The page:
Fire and Fear

I live in southern California. Several past fire seasons (yes, that’s one of the seasons here) have seen flames coming down the slopes of the valley I live in. I have feared for the lives of my pets and my family and my friends. If you believe in climate change or not, you can’t deny the world has seen its share of Acts of God. Mother Nature is not pleased.

The news reports cover people evacuating horses, dogs, cats, and other pets. With these as well as birds, their fight or flight response will kick in. A scared cat will escape from a rescuer and head into danger. People, as well, might drive into smoke and get turned around. And smoke is more often the killer than the fire itself.

You should understand the respiratory system of all birds if you hope to keep them healthy. Do you understand why a self-cleaning oven might kill your birds while not harming you or your dog? Because our lungs breath in and breath that same air back out. Birds breathe in, push the air through air sacs, hold the air in for a longer time before it exhales from the air sacs, not the lungs. So they are exposed to toxic fumes much longer than we would be.

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This is why air fresheners, scented candles with lead wicks, and non-stick pans might be deadly to your parrot but not you. And also why you need to evacuate your birds out of a fire zone much sooner than you or your mammal pets have to go. The danger is greater for avians.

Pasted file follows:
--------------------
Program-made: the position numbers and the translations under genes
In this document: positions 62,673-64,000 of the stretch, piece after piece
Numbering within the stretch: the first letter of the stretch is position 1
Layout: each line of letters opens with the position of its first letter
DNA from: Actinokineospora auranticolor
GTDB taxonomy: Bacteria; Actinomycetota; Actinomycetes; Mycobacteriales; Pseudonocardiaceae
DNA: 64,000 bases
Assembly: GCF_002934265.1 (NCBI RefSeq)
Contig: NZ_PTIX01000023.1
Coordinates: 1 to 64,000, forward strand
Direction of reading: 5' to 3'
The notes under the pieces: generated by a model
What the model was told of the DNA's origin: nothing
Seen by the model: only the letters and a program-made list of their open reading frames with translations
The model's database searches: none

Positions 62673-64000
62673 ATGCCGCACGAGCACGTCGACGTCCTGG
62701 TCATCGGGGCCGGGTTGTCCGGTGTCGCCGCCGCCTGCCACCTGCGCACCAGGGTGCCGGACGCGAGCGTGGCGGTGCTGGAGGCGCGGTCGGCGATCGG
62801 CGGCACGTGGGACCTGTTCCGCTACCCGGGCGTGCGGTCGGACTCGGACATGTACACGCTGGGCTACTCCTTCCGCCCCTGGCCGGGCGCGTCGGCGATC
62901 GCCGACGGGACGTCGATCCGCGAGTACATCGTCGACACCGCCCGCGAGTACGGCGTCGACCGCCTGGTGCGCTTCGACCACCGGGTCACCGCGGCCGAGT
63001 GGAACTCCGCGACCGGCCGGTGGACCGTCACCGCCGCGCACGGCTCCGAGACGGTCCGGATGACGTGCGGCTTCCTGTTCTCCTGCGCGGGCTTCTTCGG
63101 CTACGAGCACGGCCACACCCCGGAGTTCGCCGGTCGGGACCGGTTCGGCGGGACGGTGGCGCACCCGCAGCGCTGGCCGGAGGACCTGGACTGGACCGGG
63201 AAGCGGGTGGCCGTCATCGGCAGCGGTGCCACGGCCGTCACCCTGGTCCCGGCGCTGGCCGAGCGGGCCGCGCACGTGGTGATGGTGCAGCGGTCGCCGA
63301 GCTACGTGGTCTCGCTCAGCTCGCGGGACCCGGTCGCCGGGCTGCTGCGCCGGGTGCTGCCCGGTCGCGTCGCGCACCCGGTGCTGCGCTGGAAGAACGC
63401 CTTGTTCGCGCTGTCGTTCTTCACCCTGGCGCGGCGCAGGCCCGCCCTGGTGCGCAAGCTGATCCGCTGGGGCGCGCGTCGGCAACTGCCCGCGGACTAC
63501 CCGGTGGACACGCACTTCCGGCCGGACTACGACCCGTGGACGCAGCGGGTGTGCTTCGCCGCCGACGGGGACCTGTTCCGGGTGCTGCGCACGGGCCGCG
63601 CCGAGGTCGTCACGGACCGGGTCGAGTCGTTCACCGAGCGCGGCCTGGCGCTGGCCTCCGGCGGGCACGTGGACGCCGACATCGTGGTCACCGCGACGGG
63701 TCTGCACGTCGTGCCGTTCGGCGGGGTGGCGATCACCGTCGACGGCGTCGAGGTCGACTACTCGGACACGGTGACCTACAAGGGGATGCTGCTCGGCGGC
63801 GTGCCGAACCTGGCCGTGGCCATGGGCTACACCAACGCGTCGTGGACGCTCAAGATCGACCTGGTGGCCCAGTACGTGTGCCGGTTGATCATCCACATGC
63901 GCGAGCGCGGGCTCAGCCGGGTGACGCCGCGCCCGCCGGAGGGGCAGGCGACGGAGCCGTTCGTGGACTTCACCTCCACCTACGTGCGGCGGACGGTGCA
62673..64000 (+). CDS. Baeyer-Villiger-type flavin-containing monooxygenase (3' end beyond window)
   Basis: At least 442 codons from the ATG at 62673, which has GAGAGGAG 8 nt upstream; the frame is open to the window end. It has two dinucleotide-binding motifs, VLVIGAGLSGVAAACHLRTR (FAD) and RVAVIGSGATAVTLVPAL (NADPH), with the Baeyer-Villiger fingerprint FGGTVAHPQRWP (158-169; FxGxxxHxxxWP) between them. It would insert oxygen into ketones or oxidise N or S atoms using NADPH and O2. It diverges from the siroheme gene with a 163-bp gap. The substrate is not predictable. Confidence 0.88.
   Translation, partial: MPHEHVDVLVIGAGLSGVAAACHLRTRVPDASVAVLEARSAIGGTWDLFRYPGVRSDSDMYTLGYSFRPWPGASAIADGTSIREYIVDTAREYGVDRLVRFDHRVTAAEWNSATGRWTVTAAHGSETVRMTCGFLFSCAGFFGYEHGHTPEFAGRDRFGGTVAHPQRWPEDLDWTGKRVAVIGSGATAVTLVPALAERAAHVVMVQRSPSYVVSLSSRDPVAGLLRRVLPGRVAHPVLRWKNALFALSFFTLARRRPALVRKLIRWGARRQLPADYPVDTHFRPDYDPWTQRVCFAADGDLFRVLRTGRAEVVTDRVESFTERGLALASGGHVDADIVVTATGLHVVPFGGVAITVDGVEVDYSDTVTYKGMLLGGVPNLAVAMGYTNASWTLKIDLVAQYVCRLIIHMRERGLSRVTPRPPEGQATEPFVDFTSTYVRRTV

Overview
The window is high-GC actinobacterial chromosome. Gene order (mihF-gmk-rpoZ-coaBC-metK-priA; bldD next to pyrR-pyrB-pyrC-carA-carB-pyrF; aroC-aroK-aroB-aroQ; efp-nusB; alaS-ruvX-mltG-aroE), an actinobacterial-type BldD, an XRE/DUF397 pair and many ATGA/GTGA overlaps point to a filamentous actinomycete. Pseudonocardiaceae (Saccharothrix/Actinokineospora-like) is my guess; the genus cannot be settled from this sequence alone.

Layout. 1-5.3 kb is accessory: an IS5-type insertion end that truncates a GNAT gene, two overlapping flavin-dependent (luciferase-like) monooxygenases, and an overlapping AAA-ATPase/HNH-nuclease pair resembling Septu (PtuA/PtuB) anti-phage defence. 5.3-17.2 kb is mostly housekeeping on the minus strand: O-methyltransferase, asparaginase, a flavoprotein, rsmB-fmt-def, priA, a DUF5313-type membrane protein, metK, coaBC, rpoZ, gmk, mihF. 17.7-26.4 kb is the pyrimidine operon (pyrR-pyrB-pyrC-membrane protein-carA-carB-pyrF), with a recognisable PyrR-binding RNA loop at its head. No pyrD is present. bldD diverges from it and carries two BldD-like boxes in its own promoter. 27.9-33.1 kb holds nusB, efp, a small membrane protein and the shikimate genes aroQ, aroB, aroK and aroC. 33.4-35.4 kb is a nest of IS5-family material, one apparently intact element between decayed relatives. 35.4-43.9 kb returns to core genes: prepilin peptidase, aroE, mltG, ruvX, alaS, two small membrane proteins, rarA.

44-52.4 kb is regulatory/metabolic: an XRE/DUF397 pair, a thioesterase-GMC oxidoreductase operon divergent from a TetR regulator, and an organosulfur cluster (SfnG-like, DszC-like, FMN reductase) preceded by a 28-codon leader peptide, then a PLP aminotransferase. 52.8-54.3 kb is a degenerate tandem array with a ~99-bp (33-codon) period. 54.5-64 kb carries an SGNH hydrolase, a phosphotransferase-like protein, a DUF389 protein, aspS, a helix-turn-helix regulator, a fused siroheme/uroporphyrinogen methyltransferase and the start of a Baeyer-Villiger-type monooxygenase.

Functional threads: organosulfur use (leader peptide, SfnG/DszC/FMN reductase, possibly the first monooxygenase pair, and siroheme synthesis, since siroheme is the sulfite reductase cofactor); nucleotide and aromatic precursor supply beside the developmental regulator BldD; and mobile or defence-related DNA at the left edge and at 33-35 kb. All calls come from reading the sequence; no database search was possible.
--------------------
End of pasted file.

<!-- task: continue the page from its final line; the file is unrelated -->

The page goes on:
101517cag in carrier

If you have African grays in your flock, you need to know that they are rather anxious birds to begin with. Keeping them calm can be a challenge. Be sure to have a carrier that they are familiar with, let them play in it and get used to the sensation of being in it.

When fires were close to my home, my problems were: Did I have enough cages to evacuate the flock and did I have or could I get a hold of someone who had such a vehicle. I totally envy a neighbor who has a huge truck plus a trailer with a full cage enclosure on it. Not only would that solve my evacuation issues, it would also make future moves easier.

101517 parrot rescued from fire

Parrots in house fires have been known to help themselves be rescued. But a wildfire is different in that nearly every resource in the area is already at maximum effort fighting the blaze. Early safe evacuation is the best choice. I know bird breeders in a nearby area that evacuated and left their outside birds in place because they had no other options. I think some people would just open the cages and let the birds take their chances against the flames. That seldom works out for the birds who otherwise might be fine. The friends were allowed back after a day just to give food and water to the birds. Their home and their aviaries were untouched, but they did the right thing by evacuating.

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Just as I was about to post this, I came across an article on the subject of evacuating a lot of birds with time short and space at a premium. Thank you, BirdTricks, for solving my biggest problems.

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My heart and thoughts are with everyone impacted by this amazing force of nature. With every day, the winds might die down, the containment might be closer at hand. Wherever you are, may you and your family be safe. Thanks for reading, I’ll be back next Sunday.

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